|Bid||43.06 x 3000|
|Ask||43.07 x 900|
|Day's Range||42.75 - 43.29|
|52 Week Range||36.74 - 51.53|
|Beta (3Y Monthly)||1.32|
|PE Ratio (TTM)||9.27|
|Forward Dividend & Yield||1.20 (2.81%)|
|1y Target Est||N/A|
Yahoo Finance's Adam Shapiro and Julie Hyman sit down with Goldman Sachs Head of the Urban Investment Group Margaret Anadu.
U.S. banks clear first hurdle of Federal Reserve’s annual stress test. Brian Cheung joins the Final Round to discuss the implications and what’s next for the big banks.
The Federal Reserve will leave rates unchanged but has removed its 'patience' in monetary policy. Yahoo Finance's Brian Cheung breaks it down.
Goldman Sachs has hired Samuel Thong from Morgan Stanley as the chairman of the healthcare group in the bank's Asia excluding-Japan investment banking division, people with knowledge of the move said. Thong, who will also be designated as co-head of the U.S. bank's healthcare group in Asia excluding-Japan, will start in his new role next month, said the sources, who declined to be named as the information is not public yet.
Gold regained its shine this month after a dismal year. It has risen about 11% since May 30, after dropping steeply at this time last year. Morgan Stanley (MS) commodities strategist Susan Bates recently said that gold is the firm???s number one commodities pick.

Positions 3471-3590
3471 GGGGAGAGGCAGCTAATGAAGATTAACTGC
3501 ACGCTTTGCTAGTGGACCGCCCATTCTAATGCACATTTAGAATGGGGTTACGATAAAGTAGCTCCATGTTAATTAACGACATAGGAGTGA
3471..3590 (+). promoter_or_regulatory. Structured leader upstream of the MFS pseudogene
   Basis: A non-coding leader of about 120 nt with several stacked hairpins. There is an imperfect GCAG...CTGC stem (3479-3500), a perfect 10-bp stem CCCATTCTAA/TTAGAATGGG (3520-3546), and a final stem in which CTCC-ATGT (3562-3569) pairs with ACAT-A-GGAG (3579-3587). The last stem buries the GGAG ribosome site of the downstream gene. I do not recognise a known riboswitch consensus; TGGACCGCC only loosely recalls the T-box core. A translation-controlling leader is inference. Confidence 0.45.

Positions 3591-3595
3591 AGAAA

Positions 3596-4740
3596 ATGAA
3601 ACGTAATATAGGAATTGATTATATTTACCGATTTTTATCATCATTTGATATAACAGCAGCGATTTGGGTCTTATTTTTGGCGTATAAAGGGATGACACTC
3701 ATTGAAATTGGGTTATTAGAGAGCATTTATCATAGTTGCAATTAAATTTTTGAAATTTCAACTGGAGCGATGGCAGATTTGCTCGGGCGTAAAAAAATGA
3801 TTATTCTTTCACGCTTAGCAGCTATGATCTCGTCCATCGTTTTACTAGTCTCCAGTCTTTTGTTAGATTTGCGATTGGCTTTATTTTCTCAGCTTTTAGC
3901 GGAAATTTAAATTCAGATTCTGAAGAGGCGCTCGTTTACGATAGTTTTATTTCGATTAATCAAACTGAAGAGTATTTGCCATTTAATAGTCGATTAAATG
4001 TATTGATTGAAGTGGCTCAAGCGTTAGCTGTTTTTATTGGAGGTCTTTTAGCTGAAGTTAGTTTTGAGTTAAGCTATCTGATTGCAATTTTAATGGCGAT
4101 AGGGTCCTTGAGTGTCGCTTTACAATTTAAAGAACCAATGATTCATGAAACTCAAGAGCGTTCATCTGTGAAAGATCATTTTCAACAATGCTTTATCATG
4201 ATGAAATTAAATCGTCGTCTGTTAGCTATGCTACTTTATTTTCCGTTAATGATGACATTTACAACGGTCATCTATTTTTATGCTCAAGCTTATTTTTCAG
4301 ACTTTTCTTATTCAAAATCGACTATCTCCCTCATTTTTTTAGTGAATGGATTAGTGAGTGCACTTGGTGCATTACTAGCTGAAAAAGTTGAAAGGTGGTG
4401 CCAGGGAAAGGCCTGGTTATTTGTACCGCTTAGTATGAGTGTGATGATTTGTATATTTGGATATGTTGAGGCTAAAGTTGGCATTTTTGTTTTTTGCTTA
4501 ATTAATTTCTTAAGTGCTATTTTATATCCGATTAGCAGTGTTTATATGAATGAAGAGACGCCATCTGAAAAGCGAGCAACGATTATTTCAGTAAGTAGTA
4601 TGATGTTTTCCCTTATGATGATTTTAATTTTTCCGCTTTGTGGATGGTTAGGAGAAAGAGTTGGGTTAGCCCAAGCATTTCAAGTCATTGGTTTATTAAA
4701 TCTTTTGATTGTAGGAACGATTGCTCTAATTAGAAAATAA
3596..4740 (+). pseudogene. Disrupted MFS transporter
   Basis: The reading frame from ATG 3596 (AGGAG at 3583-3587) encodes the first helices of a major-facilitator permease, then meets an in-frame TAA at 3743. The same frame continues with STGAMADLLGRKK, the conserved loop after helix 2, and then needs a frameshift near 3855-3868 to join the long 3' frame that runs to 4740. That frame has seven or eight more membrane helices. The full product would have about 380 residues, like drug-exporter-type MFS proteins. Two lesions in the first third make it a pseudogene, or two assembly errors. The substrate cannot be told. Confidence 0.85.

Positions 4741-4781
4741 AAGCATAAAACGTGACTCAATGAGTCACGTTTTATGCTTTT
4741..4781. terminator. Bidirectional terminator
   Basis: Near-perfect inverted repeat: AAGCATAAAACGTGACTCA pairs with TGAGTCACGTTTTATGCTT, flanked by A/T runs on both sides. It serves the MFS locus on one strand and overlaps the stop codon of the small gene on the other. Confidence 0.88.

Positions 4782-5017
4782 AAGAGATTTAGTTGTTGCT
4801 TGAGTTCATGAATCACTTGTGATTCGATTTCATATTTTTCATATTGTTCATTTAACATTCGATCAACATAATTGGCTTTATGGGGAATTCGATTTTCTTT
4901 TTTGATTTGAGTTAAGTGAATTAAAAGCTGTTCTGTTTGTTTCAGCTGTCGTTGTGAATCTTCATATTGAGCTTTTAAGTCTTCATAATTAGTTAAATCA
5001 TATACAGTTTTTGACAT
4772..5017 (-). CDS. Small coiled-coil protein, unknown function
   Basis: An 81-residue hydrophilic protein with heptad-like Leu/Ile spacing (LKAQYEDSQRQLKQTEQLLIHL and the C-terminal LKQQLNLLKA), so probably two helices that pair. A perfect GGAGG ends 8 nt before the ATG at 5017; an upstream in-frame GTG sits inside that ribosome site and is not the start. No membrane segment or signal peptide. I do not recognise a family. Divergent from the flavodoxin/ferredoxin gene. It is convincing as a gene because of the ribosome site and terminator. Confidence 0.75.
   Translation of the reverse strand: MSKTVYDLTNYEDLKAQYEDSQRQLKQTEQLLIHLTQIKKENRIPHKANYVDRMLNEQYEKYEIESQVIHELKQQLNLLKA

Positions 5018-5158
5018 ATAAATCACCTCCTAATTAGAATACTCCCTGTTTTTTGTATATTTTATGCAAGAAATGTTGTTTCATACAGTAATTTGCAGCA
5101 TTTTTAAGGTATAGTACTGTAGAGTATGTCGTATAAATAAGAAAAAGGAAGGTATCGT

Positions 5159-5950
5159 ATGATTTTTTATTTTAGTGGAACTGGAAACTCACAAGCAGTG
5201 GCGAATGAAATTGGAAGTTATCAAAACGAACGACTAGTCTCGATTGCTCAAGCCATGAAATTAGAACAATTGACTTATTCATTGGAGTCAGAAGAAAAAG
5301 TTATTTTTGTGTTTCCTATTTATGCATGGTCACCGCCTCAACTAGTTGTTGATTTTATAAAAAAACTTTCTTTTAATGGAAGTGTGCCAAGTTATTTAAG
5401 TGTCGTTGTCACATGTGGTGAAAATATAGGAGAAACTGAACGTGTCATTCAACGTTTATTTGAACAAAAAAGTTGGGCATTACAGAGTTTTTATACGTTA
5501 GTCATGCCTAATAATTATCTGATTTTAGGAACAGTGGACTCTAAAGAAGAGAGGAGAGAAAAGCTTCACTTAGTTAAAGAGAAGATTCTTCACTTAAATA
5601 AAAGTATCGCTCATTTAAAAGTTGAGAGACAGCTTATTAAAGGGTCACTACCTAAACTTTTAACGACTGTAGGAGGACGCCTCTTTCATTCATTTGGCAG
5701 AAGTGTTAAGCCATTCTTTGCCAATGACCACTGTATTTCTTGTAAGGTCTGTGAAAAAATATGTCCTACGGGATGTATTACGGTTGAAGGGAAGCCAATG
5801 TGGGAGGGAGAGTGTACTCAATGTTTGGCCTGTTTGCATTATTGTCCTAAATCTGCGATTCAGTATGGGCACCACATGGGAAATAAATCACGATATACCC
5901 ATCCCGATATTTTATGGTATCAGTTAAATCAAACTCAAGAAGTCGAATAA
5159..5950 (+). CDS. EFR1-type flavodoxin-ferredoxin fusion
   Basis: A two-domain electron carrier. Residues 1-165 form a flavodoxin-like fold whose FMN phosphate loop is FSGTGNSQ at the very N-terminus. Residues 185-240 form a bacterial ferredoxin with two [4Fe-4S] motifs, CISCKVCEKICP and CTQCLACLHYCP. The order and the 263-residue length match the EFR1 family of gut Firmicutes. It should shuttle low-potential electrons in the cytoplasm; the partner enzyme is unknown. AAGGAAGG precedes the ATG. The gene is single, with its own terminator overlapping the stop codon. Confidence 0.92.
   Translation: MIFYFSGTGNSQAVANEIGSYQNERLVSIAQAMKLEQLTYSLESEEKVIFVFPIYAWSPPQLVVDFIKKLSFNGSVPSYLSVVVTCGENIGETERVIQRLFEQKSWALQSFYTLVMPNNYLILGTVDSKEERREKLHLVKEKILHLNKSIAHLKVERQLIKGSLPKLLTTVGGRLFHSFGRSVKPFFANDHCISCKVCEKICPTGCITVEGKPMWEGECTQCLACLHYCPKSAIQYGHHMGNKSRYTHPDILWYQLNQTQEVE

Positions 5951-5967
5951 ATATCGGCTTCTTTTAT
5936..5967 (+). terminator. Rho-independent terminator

(Bloomberg Opinion) -- Oil and gas producer stocks are deeply unpopular. Oilfield services stocks, on the other hand, are deeply, deeply unpopular:The oily water in which the services companies swim is the money that exploration and production firms spend – and it has dried up. Analysts at Morgan Stanley have just reduced their forecasts for upstream capital expenditure. In the title of the report, “Global Upstream Capex: Growth Still in the Cards,” that “Still” does most of the work.At around $65 a barrel, oil remains well below those triple-digit salad days of early 2014. Still, it’s about double where it was in early 2016, and yet there’s precious little sign of that in E&P capex budgets. Something structural has happened.E&P stocks are unpopular because a decade of high spending did wonders for oil and gas output, “energy dominance” and C-suite pay, but little for investors. So the latter have gone on strike, demanding evidence of a change of heart on the part of management teams, chiefly in the form of tighter spending and more generous payouts to shareholders. You can see the problem for oilfield services, which profited nicely from the E&P sector’s pre-2014 largesse.At the same time, E&P companies still like to grow, so the pressure to do more with less remains high (especially as activists have begun beating the drum on this). Last year’s surge in U.S. oil and gas production was the biggest achieved by any country ever, according to BP Plc, even as upstream capex there was still 22% below the level of 2014.E&P companies depend on their services providers to help achieve the productivity gains that have fueled the shale “miracle.” Yet the rewards for this – such as they are - have flowed overwhelmingly to the client, not the contractor. A decade ago, the oilfield services sector earned a return on capital employed that was more than 13 percentage points higher than the E&P sector, according to analysts at Evercore ISI. By 2018, the sectors had switched places, with services earning 7 percentage points less than their clients. That is some transfer of value.The oilfield services industry shares some pathologies with the E&P business. Contractors invested too heavily in the boom, creating excess capacity and bloated cost structures. When the crash hit, they prioritized market share, the standard response in expectation of an eventual rebound – and the rebound hasn’t taken off. General Electric Co.’s ill-timed foray into the business via Baker Hughes and Weatherford International Ltd.’s meandering shuffle into chapter 11 have provided unwelcome narratives for all this. Today, despite deals such as the recently announced merger between Keane Group Inc. and C&J Energy Services Inc., the sector remains fragmented, particularly in those areas such as pressure pumping that service the U.S. shale industry.Shale is a blessing and a curse. On one hand, it has accounted for all of the growth in global upstream capex since the trough in 2016 and is set to contribute 29% of the forecast growth from here through 2022. On the other, it is a fragmented corner of the business that is highly sensitive to oil prices and has flattened the cost curve across the global industry. Besides trade-war concerns, expectations of frackers taking advantage of any geopolitical spike in oil prices to boost production have helped to keep a lid on that spike, despite numerous provocations.The upshot is a very narrow band in oil prices between celebration and belt-tightening. Morgan Stanley estimates $50 oil in 2020, as opposed to $60, would cut expected cash flow from operations in the global upstream business by a fifth, translating to a 13% drop in capex – which would take it below 2016 levels.Faced with such sensitivities, investors aren’t willing to pay a premium. Bellwethers Halliburton Co. and Schlumberger Ltd. trade at Ebitda multiples similar to where they were in 2015, when spending was headed down, rather than being priced for growth. Spending should grind higher from here; even so, the sector faces a deep-rooted challenge. For E&P companies to win favor with investors again, they must adhere to a regimen that won’t help their contractors win any popularity contests.To contact the author of this story: Liam Denning at email@example.comTo contact the editor responsible for this story: Mark Gongloff at firstname.lastname@example.orgThis column does not necessarily reflect the opinion of the editorial board or Bloomberg LP and its owners.Liam Denning is a Bloomberg Opinion columnist covering energy, mining and commodities. He previously was editor of the Wall Street Journal's Heard on the Street column and wrote for the Financial Times' Lex column. He was also an investment banker.For more articles like this, please visit us at bloomberg.com/opinion©2019 Bloomberg L.P.